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Hitachi Data Systems To Launch Unified Compute Platform

Hitachi Data Systems (HDS) today announced its plans to offer a unified compute platform made up of HDS servers and storage, as well as HDS-developed orchestration software to simplify the provisioning of resources for business units. HDS joins Cisco Systems, IBM, Dell and HP in offering prepackaged bundles of server, storage and networking elements. Unified computing aims to consolidate the hardware components in a data center to reduce operational costs and speed deployment of services. HDS's

Hitachi Data Systems (HDS) today announced its plans to offer a unified compute platform made up of HDS servers and storage, as well as HDS-developed orchestration software to simplify the provisioning of resources for business units. HDS joins Cisco Systems, IBM, Dell and HP in offering prepackaged bundles of server, storage and networking elements. Unified computing aims to consolidate the hardware components in a data center to reduce operational costs and speed deployment of services. HDS's UC platform won't be available until 2011.

Hitachi will deliver a package of hardware and software in its UC platform, which the company has dubbed a Scale Unit. Each Scale Unit will include the Hitachi Universal Storage platform and Hitachi blade servers, as well as third-party Fibre Channel and Ethernet components for storage and network switching. IBM, HP and Dell also rely on partners for components of their UC packages. HDS declined to announce its switching partners. It also declined to offer any of the hardware or network specifications that will be available in its first Scale Unit systems. For a detailed look at the UC market, see Network Computing's November 2009 digital issue.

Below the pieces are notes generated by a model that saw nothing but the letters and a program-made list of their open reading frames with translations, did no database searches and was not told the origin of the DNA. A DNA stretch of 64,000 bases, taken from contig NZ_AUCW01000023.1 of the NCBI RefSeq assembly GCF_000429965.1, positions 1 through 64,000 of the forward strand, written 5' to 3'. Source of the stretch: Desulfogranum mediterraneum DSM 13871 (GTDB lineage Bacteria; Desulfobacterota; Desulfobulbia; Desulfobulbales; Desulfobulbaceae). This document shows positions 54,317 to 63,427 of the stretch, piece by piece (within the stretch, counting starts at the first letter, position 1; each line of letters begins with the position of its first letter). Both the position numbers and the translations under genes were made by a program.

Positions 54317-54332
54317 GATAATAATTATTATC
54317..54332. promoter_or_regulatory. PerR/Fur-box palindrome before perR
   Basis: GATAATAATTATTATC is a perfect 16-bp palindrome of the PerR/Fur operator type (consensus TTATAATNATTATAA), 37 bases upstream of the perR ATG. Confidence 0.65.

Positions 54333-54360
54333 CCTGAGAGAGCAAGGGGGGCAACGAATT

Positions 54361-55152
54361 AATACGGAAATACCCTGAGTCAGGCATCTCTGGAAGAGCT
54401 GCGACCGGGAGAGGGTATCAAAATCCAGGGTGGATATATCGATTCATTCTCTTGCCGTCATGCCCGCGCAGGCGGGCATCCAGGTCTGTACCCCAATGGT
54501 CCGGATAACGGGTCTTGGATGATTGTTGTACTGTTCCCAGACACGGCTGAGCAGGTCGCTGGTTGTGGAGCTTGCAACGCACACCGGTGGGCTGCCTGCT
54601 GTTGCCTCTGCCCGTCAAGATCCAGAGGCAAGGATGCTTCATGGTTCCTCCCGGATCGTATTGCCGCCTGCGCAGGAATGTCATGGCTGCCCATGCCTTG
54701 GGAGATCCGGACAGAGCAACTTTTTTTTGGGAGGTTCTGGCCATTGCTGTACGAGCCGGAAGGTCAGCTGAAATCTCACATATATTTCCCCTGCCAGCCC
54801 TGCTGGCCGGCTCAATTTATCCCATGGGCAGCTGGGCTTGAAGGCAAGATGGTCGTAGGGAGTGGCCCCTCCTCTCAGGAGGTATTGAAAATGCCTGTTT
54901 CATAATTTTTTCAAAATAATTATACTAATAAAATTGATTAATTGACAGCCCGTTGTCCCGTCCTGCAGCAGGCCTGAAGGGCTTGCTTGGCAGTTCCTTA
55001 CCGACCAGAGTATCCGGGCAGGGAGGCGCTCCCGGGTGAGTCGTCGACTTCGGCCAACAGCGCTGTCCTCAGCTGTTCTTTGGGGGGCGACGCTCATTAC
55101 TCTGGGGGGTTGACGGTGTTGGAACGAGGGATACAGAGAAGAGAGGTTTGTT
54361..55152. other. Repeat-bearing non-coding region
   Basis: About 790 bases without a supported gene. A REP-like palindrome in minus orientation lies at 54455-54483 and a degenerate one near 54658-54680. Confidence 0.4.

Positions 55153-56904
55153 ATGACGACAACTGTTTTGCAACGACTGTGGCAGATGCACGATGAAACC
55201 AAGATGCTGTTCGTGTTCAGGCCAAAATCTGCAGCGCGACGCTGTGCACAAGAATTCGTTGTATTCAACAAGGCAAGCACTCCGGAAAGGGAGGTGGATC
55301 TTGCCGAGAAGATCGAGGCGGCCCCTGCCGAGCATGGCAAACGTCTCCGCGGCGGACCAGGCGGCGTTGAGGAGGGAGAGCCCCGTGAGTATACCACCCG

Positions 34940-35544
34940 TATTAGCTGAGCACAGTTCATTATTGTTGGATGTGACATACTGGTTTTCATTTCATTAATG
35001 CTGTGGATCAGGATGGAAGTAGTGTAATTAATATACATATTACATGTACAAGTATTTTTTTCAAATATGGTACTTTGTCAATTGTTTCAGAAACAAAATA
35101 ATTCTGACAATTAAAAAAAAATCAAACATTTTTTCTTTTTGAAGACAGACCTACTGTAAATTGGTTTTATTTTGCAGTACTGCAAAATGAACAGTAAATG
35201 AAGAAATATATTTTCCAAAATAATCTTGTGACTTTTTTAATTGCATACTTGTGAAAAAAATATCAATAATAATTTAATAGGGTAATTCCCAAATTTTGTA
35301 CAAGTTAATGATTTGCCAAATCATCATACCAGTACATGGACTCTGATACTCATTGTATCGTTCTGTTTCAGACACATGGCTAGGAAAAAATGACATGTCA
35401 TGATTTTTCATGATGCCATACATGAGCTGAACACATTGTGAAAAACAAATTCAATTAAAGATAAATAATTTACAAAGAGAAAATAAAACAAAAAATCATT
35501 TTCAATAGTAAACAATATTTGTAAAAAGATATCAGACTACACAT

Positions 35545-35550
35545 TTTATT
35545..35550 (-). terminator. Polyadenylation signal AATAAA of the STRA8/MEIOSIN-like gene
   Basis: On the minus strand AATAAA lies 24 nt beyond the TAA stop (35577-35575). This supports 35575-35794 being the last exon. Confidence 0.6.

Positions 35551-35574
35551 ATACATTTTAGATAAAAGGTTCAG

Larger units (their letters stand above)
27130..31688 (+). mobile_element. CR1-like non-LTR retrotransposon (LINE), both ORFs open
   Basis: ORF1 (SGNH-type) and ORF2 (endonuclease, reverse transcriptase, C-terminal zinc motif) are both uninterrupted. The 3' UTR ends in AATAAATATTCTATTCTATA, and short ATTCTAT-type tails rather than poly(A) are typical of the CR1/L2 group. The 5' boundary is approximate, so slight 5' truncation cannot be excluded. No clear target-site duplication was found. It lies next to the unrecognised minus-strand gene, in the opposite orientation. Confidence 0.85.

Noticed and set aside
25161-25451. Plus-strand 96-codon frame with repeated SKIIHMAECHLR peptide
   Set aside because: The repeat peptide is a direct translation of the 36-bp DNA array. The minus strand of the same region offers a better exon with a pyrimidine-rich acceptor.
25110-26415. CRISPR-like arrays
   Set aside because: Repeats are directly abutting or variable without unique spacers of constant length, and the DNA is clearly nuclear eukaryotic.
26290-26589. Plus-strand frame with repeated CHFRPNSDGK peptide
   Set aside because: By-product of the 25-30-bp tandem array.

Key to HDS's play in the UC market is its orchestration software layer. Developed by HDS, the orchestration layer lets IT create a resource portal in which business units can configure resources for new applications using pre-defined templates. Those resources include compute, storage and network specifications, as well as internal SLAs and business continuity/disaster recovery requirements. "Business units can come in and provision what they need and build it," says Miki Sandorfi, chief strategist, File & Content Services at HDS. "They press a button and IT provisions it, or the business user can provision all that material themselves, using role-based access." Sandorfi says that if the application is short-lived, such as for a one-time project, the business unit can then release that capacity back to the Scale Unit.

The company is also announcing an OEM agreement in which Microsoft software will be bundled with Scale Units. The first units will support Microsoft's Hyper-V hypervisor running Windows Server 2008 R2. In addition, Microsoft's System Center Operations Manager and System Center Virtual Machine Manager software will come integrated with the UC system to provide additional management functionality not available in HDS's orchestration layer. The company says it is also building support for VMware and will expand its hypervisor support after the first Scale Units are generally available.

The company says organizations will be able to link multiple Scale Units together in a single data center to meet capacity demands. Scale Units located in different data centers can also be connected together to meet BC/DR requirements. For more coverage of the announcement, click here. Cisco also recently enhanced is UC offerings, including new servers and new interconnect technologies.

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